communications-strategy

Why you really need a communications strategy for your business

If you want to get your business noticed and remembered by your target customers, you’ll need a communications strategy.

Without a strategy, customers and clients get conflicting messages about what your business does and how you can help solve their problems.

What is communications? 

Communications can include any point at which your audience sees, reads or hears a message from your business.

It spans marketing, PR, social media and sales, so it’s important to keep these teams and agencies involved in your strategy and plan.

Why do I need a strategy?

Having a communications strategy and sharing it with your teams ensures you get a consistent, memorable message out to new leads, customers, the media and your employees.

There are some essential points to include when you develop your comms strategy and we’ll look at them here:

1. Set strategic objectives

What do you want to gain from communicating with your customers? Is it about brand awareness, generating new leads for a particular team in your company, or are you trying to target a new audience? Action: Think about how your communications strategy fits in with your overall business aims and write down your top 3-5 objectives.

2. Know your budgets

How much investment is your business willing to make in communicating with its customers? Firstly, when assigning a budget, think about the potential value of the results your strategy can achieve for the business. For example, I’ve seen media coverage generate multimillion pound leads for sales teams, whilst a mention from a key influencer had a spike in sales worth hundreds of thousands. Lastly never underestimate the value that getting your message seen by the right people will add to your revenue when you set your budgets.

3. Refine your target audiences

Try to be as specific as you can with who you want your messages to reach. Do you want to attract high net worths? Are you wanting investors or are you targeting parents? Try using LinkedIn and Facebook ads managers to do your research and get more specific about the other similar brands that your audience might already buy. You can also go as detailed as targeting earnings brackets, locations, job titles and interests. Action: from your research, create x 3 target buyer personalities so you can target each piece of communication to speak to one or all of them specifically.

4. Develop key messages

We usually keep key messages to a minimum, especially for working with the media, where attention spans are usually limited to the headline and first paragraph of stories. Action: Write down 3-5 key messages you want your readers, viewers and listeners to remember. So these aren’t sales messages, but the sound bites that set your product or service apart from the rest.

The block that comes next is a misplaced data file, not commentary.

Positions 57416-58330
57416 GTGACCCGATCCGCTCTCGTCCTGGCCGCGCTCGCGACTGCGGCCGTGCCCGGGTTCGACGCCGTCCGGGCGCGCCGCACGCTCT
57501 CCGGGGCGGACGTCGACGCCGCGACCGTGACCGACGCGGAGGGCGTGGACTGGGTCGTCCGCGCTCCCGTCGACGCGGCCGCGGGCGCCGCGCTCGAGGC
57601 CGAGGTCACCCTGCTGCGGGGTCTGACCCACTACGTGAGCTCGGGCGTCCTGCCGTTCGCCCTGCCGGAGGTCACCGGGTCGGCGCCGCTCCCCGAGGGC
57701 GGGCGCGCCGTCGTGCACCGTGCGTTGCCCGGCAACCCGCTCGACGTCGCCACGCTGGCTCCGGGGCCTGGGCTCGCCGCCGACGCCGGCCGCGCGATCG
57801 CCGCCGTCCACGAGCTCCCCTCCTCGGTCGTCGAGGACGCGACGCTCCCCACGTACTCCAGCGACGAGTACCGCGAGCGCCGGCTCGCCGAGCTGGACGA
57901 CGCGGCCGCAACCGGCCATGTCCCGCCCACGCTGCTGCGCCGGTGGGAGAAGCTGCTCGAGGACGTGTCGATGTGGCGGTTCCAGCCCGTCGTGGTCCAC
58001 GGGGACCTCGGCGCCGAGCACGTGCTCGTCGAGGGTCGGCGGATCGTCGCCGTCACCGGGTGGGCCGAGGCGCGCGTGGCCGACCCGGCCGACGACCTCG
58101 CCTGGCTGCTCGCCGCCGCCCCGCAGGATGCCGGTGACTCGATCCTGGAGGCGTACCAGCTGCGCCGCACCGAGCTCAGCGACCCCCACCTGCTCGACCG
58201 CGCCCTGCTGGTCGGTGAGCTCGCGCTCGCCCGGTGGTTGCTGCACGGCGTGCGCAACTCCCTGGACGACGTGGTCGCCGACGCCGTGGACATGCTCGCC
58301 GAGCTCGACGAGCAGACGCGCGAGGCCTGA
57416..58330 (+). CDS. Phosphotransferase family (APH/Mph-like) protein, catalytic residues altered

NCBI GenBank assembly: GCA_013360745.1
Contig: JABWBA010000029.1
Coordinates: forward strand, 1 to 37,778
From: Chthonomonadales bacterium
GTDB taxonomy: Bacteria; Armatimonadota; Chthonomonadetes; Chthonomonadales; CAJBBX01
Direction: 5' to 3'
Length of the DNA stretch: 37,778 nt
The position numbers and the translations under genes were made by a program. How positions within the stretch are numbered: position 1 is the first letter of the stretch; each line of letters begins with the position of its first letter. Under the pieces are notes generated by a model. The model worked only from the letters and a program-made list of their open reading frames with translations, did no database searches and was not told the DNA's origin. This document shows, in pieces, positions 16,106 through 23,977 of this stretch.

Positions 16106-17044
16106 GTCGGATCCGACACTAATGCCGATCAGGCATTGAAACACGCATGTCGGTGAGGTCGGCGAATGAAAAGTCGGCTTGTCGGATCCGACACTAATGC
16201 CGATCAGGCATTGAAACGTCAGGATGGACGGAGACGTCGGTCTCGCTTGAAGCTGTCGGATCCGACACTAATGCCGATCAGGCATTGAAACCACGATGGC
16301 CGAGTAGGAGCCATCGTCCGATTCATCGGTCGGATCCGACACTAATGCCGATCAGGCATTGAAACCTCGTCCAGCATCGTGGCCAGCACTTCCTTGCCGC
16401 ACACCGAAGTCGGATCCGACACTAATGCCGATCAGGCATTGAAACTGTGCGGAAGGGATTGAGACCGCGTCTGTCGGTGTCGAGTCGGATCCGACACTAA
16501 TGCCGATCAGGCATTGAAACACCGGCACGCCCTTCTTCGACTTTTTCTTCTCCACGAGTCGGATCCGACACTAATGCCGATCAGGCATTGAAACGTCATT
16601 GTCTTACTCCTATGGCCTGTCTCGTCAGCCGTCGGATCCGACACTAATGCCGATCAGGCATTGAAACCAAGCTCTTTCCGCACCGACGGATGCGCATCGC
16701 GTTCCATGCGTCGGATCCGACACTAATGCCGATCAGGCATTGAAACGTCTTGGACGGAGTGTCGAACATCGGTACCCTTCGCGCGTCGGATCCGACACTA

5. Create your plan

What specific tactics and actions do you and your teams need to take to fulfil your objectives? If you need more creative ideas and extra staff to implement, you might also brief a strategic PR and Comms agency (yes Wrapped does this!) on a project or retainer basis.

6. Assign resources

Are you working with a PR and communications agency? Do you have an in house social media manager? Who in the business is helping you to achieve your plan? If you need to assign additional resources to fulfil your strategy, now’s the time to do it.

7. Evaluate

If it can’t be measured, don’t do it! With any digital communication and social media campaign you can measure reach, follows, engagement, impressions and click through rates. For instance, broadcast and print media all publish readership figures, so there’s no excuse not to evaluate what’s bringing new leads in and what isn’t. Most importantly, make sure you maintain a close relationship with your sales and customer service teams and monitor Google Analytics to show where your leads are coming from.

Now you know the key elements of creating a successful communications strategy, you can use it to create a consistent voice for your brand across your external and internal communications activities.

What did you find most useful about this article? Are there other activities you’re including? Let us know in the comments below.

You might also like: 

Why PR may not be right for your business right now

5 ways your business benefits from a blog 

Rachel Clark specialises in helping medium sized, growth focused property companies to create multi million pound turnovers through strategic communications. You can contact her on rachel @wrappedpr.co.uk for an initial discussion about your business.

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